Mitochondrial MT


Name Inheritance OMIM ID
Dystonia 5, Dopa-Responsive Type AD 128230

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Genetic Counselors
  • Bandmann O. et al. 1996. Human Molecular Genetics. 5: 403-6. PubMed ID: 8852666
  • Cai C. et al. 2013. Plos One. 8: e65215. PubMed ID: 23762320
  • Camargos S.T. et al. 2008. Movement Disorders. 23: 299-302. PubMed ID: 18044725
  • Clot F. et al. 2009. Brain. 132: 1753-63. PubMed ID: 19491146
  • Furukawa Y. 2015. GTP Cyclohydrolase 1-Deficient Dopa-Responsive Dystonia. In: Pagon RA, Adam MP, Bird TD, Dolan CR, Fong C-T, Smith RJ, and Stephens K, editors. GeneReviews™, Seattle (WA): University of Washington, Seattle. PubMed ID: 20301681
  • Furukawa Y. et al. 1998. Neurology. 50: 1015-20. PubMed ID: 9566388
  • Furukawa Y. et al. 2000. Annals of Neurology. 47: 517-20. PubMed ID: 10762165
  • Grimes D.A. et al. 2002. Journal of Neurology, Neurosurgery & Psychiatry. 72: 801–804. PubMed ID: 12023430
  • Hagenah J. et al. 2005. Neurology. 64: 908-11. PubMed ID: 15753436
  • Hahn H. et al. 2001. Archives of Neurology. 58: 749-55. PubMed ID: 11346370
  • Ichinose H. et al. 1994. Nature Genetics. 8: 236-42. PubMed ID: 7874165
  • Klein C. et al. 2002. Neurology. 59: 1783–6. PubMed ID: 12473771
  • Klein C. et al. 2014. Dystonia Overview. In: Pagon RA, Adam MP, Bird TD, Dolan CR, Fong C-T, Smith RJ, and Stephens K, editors. GeneReviews™, Seattle (WA): University of Washington, Seattle. PubMed ID: 20301334
  • Lohmann K., Klein C. 2017. Current Neurology and Neuroscience Reports. 17: 26. PubMed ID: 28283962
  • Nygaard T.G. et al. 1993. Nature Genetics. 5: 386-91. PubMed ID: 8298648
  • Ohta E. et al. 2006. Archives of Neurology. 63: 1605-10. PubMed ID: 17101830
  • Scola R.H. et al. 2007. Arquivos De Neuro-psiquiatria. 65: 1224–7. PubMed ID: 18345435
  • Steinberger D. et al. 2000. Neurology. 55: 1735-7. PubMed ID: 11113234
  • Steinberger D. et al. 2007. Neurogenetics. 8: 51-5. PubMed ID: 17111153
  • Van Hove J.L. et al. 2006. Journal of Neurology, Neurosurgery, and Psychiatry. 77: 18-23. PubMed ID: 16361586
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Bi-Directional Sanger Sequencing

Test Procedure

Nomenclature for sequence variants was from the Human Genome Variation Society (  As required, DNA is extracted from the patient specimen.  PCR is used to amplify the indicated exons plus additional flanking non-coding sequence.  After cleaning of the PCR products, cycle sequencing is carried out using the ABI Big Dye Terminator v.3.0 kit.  Products are resolved by electrophoresis on an ABI 3730xl capillary sequencer.  In most cases, sequencing is performed in both forward and reverse directions; in some cases, sequencing is performed twice in either the forward or reverse directions.  In nearly all cases, the full coding region of each exon as well as 10 bases of non-coding DNA flanking the exon are sequenced.

Analytical Validity

As of February 2018, we compared 26.8 Mb of Sanger DNA sequence generated at PreventionGenetics to NextGen sequence generated in other labs. We detected only 4 errors in our Sanger sequences, and these were all due to allele dropout during PCR. For Proficiency Testing, both external and internal, in the 14 years of our lab operation we have Sanger sequenced roughly 14,300 PCR amplicons. Only one error has been identified, and this was an error in analysis of sequence data.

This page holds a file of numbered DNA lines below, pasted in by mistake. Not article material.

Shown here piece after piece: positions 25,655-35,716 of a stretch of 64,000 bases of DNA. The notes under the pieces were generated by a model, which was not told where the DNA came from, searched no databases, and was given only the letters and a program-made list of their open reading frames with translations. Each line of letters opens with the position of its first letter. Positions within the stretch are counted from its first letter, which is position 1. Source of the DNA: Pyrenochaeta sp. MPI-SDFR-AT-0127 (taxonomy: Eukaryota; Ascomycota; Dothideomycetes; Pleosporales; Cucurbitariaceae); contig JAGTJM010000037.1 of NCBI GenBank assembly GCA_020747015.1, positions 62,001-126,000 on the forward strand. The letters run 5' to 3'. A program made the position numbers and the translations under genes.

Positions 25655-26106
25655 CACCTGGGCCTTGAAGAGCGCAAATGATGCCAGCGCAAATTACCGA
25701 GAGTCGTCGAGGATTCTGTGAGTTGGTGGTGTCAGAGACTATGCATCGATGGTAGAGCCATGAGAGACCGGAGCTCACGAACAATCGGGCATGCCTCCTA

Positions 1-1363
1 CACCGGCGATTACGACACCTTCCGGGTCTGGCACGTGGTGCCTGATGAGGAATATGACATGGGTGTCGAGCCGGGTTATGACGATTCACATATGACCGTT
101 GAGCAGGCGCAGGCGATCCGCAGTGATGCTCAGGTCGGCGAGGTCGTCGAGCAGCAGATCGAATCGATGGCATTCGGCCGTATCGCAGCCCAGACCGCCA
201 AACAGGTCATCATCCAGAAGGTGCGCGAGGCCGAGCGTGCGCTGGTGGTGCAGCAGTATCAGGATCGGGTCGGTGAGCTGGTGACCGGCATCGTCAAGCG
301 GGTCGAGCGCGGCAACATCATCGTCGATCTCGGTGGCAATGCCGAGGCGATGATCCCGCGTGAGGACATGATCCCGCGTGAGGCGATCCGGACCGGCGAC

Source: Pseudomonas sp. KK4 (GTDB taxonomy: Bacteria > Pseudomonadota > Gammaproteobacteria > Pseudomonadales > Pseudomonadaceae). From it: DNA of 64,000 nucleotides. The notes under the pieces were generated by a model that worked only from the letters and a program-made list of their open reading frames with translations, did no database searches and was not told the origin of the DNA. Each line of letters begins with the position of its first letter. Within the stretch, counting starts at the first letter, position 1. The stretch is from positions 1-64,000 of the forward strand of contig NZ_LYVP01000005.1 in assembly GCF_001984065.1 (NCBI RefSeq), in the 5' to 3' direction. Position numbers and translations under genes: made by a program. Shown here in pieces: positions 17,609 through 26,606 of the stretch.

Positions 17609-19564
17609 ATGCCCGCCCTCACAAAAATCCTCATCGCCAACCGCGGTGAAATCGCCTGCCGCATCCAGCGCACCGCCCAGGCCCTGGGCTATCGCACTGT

Our Sanger sequencing is capable of detecting virtually all nucleotide substitutions within the PCR amplicons. Similarly, we detect essentially all heterozygous or homozygous deletions within the amplicons. Homozygous deletions which overlap one or more PCR primer annealing sites are detectable as PCR failure. Heterozygous deletions which overlap one or more PCR primer annealing sites are usually not detected (see Analytical Limitations). All heterozygous insertions within the amplicons up to about 100 nucleotides in length appear to be detectable. Larger heterozygous insertions may not be detected. All homozygous insertions within the amplicons up to about 300 nucleotides in length appear to be detectable. Larger homozygous insertions may masquerade as homozygous deletions (PCR failure).

Analytical Limitations

In exons where our sequencing did not reveal any variation between the two alleles, we cannot be certain that we were able to PCR amplify both of the patient’s alleles. Occasionally, a patient may carry an allele which does not amplify, due for example to a deletion or a large insertion. In these cases, the report contains no information about the second allele.

Similarly, our sequencing tests have almost no power to detect duplications, triplications, etc. of the gene sequences.

In most cases, only the indicated exons and roughly 10 bp of flanking non-coding sequence on each side are analyzed. Test reports contain little or no information about other portions of the gene, including many regulatory regions.

In nearly all cases, we are unable to determine the phase of sequence variants. In particular, when we find two likely causative mutations for recessive disorders, we cannot be certain that the mutations are on different alleles.